My uncle died this week. It was expected. Cancer. It still does not make the loss any less. If you have read some of my stuff you will find I suffer from what I call “Good Girl” syndrome. (see links below). The basic premise is that I often feel this immense drive to please, what I view as, authority figures. With that being said, I have struggled with whether or not to go to the funeral.
Some may say, you must go to honor your uncle. Also there’s the aspect of being there for my mom. It’s her brother in law. When I start to think of those things the good girl in me says: You must do this. You are obligated to do this. If you don’t do this everyone will think you are “bad” or “wrong”.
But what if I handle grief differently? What if since the death of my husband and more recently my brother, I feel that funerals are not something I can handle at this time? Is it still “wrong”? Am I “bad”? I’ve spoken with my mom and she is OK with me staying home. She is going down with my other uncle. (He lived in another state) They are very close and will be supportive of each other. Plus I was able to see my uncle last weekend before he passed. With that I feel at peace.
I know my limits. After dealing with years of trying to achieve being perfect and to overcome grief, I’m finally in a good place. Right now, for me, a funeral would be too much.
So consider that: limits. Only you can answer the question: What are your limits? Only you know what you are capable of dealing with at this time. Don’t worry about what others will think of you. Don’t worry what you are “supposed” to do in that situation. You have to do what’s right for you. What you need for your own definition of grief. You cannot always rely on others to look out for your well-being. Make yourself a priority.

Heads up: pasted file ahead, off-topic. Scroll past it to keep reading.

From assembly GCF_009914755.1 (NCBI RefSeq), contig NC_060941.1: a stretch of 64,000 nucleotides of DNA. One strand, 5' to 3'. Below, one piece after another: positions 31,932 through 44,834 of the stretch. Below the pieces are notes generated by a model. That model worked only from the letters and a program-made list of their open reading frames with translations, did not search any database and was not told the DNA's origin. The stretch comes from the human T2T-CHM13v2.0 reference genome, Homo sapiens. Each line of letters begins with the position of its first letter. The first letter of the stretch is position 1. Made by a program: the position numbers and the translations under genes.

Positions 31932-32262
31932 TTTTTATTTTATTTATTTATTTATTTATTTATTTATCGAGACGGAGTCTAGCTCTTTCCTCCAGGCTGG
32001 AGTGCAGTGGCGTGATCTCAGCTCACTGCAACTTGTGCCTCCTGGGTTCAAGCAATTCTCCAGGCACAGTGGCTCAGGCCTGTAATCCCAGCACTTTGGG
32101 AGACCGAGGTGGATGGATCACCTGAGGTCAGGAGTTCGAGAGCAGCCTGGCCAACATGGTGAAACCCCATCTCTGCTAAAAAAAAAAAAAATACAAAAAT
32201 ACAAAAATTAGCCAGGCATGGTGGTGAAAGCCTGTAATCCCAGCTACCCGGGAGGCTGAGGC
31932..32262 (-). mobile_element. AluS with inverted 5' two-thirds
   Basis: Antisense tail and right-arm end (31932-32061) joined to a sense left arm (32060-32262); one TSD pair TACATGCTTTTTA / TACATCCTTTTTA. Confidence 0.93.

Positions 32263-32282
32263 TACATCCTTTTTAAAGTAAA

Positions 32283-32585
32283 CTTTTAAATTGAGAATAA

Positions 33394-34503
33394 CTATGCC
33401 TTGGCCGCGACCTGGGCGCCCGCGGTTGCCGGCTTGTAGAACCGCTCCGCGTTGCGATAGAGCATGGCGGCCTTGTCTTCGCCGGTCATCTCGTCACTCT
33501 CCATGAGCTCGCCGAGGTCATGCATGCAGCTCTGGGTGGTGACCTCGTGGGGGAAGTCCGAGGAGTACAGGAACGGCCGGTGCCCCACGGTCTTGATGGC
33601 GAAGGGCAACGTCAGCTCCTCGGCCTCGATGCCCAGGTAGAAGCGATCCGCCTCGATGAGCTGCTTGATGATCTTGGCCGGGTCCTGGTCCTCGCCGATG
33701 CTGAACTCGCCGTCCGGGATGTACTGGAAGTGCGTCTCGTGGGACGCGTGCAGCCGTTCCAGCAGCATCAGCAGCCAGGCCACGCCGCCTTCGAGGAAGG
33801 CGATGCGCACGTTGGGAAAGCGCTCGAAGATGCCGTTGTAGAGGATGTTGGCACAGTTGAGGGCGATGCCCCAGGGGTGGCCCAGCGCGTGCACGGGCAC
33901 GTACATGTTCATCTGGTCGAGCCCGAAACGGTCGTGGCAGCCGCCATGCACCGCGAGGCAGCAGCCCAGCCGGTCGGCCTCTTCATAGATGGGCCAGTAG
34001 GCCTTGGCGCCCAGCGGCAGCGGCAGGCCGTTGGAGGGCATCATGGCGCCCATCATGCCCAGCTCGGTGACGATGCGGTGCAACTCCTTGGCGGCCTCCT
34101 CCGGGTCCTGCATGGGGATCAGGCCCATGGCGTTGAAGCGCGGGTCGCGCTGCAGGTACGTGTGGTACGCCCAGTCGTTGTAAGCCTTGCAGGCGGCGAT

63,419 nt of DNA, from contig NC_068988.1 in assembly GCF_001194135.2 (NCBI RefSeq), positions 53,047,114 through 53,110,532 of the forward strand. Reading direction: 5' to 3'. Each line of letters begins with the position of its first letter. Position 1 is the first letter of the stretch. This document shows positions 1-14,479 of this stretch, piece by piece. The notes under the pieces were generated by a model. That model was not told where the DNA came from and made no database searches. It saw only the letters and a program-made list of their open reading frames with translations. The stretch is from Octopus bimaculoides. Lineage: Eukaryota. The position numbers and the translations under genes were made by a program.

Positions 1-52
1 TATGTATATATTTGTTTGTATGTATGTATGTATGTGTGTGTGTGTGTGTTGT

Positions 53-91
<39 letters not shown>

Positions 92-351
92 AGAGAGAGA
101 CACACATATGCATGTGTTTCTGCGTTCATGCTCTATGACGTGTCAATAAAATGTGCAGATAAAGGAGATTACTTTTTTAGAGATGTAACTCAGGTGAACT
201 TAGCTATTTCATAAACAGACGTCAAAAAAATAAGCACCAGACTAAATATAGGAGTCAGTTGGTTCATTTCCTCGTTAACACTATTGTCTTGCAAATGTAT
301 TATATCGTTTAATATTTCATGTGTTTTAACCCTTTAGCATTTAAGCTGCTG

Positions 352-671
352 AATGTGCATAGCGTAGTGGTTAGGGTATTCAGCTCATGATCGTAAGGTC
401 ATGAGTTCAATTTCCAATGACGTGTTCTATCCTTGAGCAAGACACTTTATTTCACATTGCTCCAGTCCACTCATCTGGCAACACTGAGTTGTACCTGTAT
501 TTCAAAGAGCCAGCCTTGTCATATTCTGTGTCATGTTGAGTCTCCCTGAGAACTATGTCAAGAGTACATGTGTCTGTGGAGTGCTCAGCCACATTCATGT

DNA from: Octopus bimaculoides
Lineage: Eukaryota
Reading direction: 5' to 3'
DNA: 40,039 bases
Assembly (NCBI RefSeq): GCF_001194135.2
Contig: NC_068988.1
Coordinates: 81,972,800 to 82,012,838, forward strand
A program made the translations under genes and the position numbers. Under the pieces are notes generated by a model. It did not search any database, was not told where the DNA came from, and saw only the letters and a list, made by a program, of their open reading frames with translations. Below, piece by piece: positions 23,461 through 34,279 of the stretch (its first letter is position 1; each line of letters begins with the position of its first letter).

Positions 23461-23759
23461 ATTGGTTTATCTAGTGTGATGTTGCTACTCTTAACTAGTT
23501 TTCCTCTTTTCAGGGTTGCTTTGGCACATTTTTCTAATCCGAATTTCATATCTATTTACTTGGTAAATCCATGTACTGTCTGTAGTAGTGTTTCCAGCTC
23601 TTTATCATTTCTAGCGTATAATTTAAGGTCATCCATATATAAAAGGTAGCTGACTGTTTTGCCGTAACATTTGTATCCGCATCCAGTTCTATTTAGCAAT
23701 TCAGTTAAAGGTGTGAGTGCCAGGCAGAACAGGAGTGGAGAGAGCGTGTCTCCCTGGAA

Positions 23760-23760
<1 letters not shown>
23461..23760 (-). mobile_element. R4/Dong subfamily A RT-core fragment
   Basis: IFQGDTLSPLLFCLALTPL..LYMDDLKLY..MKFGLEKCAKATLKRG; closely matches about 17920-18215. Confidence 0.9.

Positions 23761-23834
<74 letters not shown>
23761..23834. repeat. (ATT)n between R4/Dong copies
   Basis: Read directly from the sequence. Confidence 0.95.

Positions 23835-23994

If going to a funeral is not an option for your grief, consider offering condolences online. Many funeral homes currently offer this as an option. Of course sending flowers is an old standard that has been done to show support and sympathy for a family. Sending a card via the old snail mail is another good way to express your grief and offer support. Sometimes sending something the old fashion way creates a stronger sense of caring. I’ve also spent time making scrap books in memory of loved ones and friends who have passed. I have made shadow boxes with memorabilia in them. Those are some creative outlets. You could also write a song or a poem. And of course there is the option of obtaining some counseling. Maybe going to a funeral is not a way for you to handle your grief but you may find another way that feels right for you.
Explore your options, but whatever you do, please take care of yourself. YOU are the only YOU that will ever be and that’s important!
Want to learn more about perfectionism or grief? Consider reading these other articles by me: